This recipe is adapted from the The Woodbine Cottage - Our Favorite Recipes. Caesar Salad along with Sweet Potato Balls were two of the Woodbine Cottage's signature offerings. I omit the egg given recent concerns with salmonella; the resulting dressing is still very creamy and Caesar-like tasting.
Boil 1 egg one minute, then scoop contents out of shell and whip in blender until fluffy [I now omit, but may try next time using McGee's directions for pasteurizing*]
Put these ingredients in blender and whip:
¼ c lemon juice
½ t coarse pepper
¾ c salad oil [I use olive oil]
¼ t salt
1 t Worcestershire sauce
¼ c grated Parmesan cheese
1 clove of garlic, finely minced or add clove of garlic on toothpick after blending other ingredients and remove garlic before serving [I use 2 cloves, minced unless garlic clove is quite large]
Let stand in refrigerator then warm almost to room temperature and whip again just before serving
Serve with romaine, endive, chicory or other greens and croutons (anchovies, optional) . Top with:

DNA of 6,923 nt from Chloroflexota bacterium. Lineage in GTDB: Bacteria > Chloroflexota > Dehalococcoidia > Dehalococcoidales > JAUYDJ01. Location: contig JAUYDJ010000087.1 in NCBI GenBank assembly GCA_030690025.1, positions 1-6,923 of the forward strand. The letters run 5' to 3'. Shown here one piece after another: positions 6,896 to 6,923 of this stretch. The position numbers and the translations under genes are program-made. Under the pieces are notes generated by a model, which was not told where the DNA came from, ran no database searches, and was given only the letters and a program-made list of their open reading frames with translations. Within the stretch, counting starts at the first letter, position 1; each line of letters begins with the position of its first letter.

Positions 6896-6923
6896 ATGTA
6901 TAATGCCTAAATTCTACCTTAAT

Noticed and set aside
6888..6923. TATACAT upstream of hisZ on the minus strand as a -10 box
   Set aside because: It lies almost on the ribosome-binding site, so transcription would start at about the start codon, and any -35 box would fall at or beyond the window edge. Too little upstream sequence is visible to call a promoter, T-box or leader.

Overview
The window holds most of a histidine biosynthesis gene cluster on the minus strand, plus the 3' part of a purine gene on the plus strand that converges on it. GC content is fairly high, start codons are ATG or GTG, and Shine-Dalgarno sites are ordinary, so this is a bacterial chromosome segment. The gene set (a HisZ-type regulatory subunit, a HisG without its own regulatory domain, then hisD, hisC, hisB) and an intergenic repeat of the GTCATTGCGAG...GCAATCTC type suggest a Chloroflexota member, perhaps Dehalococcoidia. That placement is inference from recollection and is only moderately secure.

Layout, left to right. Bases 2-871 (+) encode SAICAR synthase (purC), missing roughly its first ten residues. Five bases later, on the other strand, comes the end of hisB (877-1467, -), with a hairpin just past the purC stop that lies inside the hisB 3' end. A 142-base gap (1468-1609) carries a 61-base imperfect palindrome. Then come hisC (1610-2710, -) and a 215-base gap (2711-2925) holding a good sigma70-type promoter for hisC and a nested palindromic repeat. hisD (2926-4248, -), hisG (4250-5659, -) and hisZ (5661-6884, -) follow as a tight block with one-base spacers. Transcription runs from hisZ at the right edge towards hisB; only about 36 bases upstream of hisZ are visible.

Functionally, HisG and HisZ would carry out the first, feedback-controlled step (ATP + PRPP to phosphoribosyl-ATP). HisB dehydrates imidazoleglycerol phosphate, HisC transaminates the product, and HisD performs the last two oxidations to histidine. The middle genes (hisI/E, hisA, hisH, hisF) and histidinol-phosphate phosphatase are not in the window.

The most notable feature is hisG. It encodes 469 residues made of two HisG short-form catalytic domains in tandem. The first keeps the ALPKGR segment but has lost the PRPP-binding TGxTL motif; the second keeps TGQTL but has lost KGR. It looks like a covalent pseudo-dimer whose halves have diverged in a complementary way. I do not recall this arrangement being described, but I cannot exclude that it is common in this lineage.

Grated Parmesan cheese.
* January 2013: Reading Harold McGee's Keys to Good Cooking I came across this (page 298):
" To eliminate the very slight risk of salmonella contamination from raw egg yolk, use pasteurized eggs, or pasteurize the yolk yourself. Combine 1 yolk in a small bowl with 1 tablespoon/15 milliliters each of lemon juice and water, and microwave the mix on high power until it heaves close to the boil. Remove the bowl, stir briskly with a clean fork, and repeat the heating. Remove and stir again with a clean fork until lukewarm Then start whisking in oil to make the sauce." Be sure to use a clean fork/whisk each time. While McGee suggests this for making mayonnaise, it could also be done for Caesar Salad Dressing. Full disclosure: I have not tried this yet but look forward to making this salad dressing with a pasteurized egg in the near future.
On page 214, McGee notes, " Pasturized eggs are available in the shell, in liquid form, and dried. These products eliminate worries about samonella-infected eggs, but don't do quite as good a job as raw eggs at foaming or emulsifying sauces. They can have a pronounced cooked flavor."